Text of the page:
Think like an isd 2013

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  • Introduce myself.Thank you!
  • Previous knowledge – SurveyHave you ever put together a training session? Taught a class? Made a presentation for a class?Have you ever taught a child to tie a shoe or ride a bike?All of us here have already done many, if not all of the tasks involved in the ISD model already.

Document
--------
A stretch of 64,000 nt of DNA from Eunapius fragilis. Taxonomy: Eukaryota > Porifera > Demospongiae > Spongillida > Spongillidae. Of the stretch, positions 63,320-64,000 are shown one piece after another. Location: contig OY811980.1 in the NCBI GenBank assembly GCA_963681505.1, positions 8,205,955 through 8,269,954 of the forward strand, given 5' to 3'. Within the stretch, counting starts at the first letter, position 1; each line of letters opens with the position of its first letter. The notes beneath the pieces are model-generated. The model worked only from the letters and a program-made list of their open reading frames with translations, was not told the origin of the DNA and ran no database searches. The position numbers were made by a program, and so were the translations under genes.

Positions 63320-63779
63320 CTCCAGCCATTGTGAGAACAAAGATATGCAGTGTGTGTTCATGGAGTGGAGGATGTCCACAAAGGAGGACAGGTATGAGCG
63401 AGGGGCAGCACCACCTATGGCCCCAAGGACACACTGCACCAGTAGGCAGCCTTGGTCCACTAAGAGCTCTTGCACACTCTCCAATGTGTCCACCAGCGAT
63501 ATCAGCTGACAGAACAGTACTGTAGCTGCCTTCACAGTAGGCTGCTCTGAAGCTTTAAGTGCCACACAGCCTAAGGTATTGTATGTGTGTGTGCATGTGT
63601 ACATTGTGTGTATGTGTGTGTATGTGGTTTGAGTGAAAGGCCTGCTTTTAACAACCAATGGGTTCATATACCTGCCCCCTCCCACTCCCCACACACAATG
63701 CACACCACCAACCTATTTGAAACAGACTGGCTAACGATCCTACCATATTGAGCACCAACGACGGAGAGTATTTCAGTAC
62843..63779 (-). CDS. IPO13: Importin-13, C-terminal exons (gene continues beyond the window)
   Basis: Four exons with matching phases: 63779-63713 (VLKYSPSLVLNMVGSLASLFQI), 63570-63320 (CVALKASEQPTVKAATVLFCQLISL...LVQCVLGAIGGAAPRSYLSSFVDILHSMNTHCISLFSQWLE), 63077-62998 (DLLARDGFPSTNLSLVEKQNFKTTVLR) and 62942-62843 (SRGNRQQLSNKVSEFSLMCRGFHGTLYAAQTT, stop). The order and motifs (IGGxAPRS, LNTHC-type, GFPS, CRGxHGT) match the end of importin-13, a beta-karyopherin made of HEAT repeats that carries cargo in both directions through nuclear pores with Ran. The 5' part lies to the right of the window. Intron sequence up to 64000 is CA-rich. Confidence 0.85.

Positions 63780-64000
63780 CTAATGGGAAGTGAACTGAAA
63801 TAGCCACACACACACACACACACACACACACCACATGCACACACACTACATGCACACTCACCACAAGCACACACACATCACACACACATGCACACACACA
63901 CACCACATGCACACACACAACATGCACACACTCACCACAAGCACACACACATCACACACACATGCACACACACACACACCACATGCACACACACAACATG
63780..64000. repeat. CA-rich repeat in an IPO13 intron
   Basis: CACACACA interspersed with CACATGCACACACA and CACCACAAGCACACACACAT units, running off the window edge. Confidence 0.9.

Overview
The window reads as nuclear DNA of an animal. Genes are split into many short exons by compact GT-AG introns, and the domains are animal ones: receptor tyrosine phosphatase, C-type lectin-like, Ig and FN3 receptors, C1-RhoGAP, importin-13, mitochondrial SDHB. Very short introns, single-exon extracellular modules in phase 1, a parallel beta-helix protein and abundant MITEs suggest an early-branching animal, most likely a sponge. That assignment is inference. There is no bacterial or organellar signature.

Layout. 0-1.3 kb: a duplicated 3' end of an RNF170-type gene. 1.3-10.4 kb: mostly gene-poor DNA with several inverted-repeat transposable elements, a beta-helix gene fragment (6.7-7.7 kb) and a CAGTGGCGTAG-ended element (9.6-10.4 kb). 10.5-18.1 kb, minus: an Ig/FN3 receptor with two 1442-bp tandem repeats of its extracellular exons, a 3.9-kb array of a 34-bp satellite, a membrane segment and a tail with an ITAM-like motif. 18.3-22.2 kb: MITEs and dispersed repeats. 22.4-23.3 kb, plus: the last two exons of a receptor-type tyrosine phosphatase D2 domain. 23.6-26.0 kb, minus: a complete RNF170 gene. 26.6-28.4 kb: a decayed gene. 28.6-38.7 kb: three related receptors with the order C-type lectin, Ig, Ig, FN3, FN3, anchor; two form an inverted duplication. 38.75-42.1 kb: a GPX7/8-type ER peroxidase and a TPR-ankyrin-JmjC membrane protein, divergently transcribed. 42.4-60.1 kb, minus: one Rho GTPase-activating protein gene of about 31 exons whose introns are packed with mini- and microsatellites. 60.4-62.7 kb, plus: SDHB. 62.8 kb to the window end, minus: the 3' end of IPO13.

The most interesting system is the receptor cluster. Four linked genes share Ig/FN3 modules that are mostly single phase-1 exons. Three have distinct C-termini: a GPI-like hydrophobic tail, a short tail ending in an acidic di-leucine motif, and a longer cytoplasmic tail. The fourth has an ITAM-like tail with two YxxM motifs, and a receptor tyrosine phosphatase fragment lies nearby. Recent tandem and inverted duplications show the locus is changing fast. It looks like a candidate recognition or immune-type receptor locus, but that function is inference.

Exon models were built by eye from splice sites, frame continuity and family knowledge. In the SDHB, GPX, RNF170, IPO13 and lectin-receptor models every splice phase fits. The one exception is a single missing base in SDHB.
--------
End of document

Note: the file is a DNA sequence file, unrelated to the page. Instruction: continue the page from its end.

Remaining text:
• We’re going to cover the ADDIE model, a tool used by instructional designers. These terms are specific to this field. So while there are a whole bunch of people who use the terms “designer” “instructional developer” etc. here when we say “instructional designer” we mean someone familiar with this framework of design. In certain industries and in consulting, the instructional designer is different than the expert on the training topic, called a subject matter expert.Instructional Design Instructional Systems Development (ISD Model) one name for all phases of the a structured model or the whole processWhy are these called systems? Systems contain integral parts and components — all of which must be fully functioning for optimum performance. If there is a problem or malfunction within one of the components, it could cripple the full system (e.g. a problem with a hard drive or a blockage of a vein). Systematic Instructional Design The focus for a systematic approach in designing instructional material and content is on the student’s success in learning. Conducting an analysis of your student’s readiness to learn the new material, determining entry-level prerequisites, sequencing instruction to continually build on already learned knowledge and abilities, and assessing student’s learning against the instructional objectives are among the strengths of a systematic approach to creating instruction.These are generally modeled aroundCriterion-Referenced Testing.In contrast to norm-referenced tests in which an individual's performance is compared to group performance, a criterion-referenced test is designed to test an individual's behavior in relation to an objective standard. It can be used to assess the learners’ entry level behavior, and to what extent learners have developed mastery through an instructional program.Additionally, instruction is designed to be used over and over again so that careful attention is taken to evaluate results and revise as necessary (Dick, Carey, & Carey, 2001, p.11).  Why it is effective? Systematic Instructional Design puts the “. . . focus . . . on what learners are to know or to be able to do when the instruction is concluded.”  There is “ . . . careful linkage . . . between the instructional strategy and the desired learning outcomes” in this “ . . . empirical and replicable process (Dick, Carey, & Carey, 2001, p.11).” Return to TopADDIE ModelThis generic and basic model (below) of the systematic approach to designing instruction has seen many variations developed over the years--but the common elements of ADDIE (Analysis, Design, Develop, Implement and Evaluate) remain.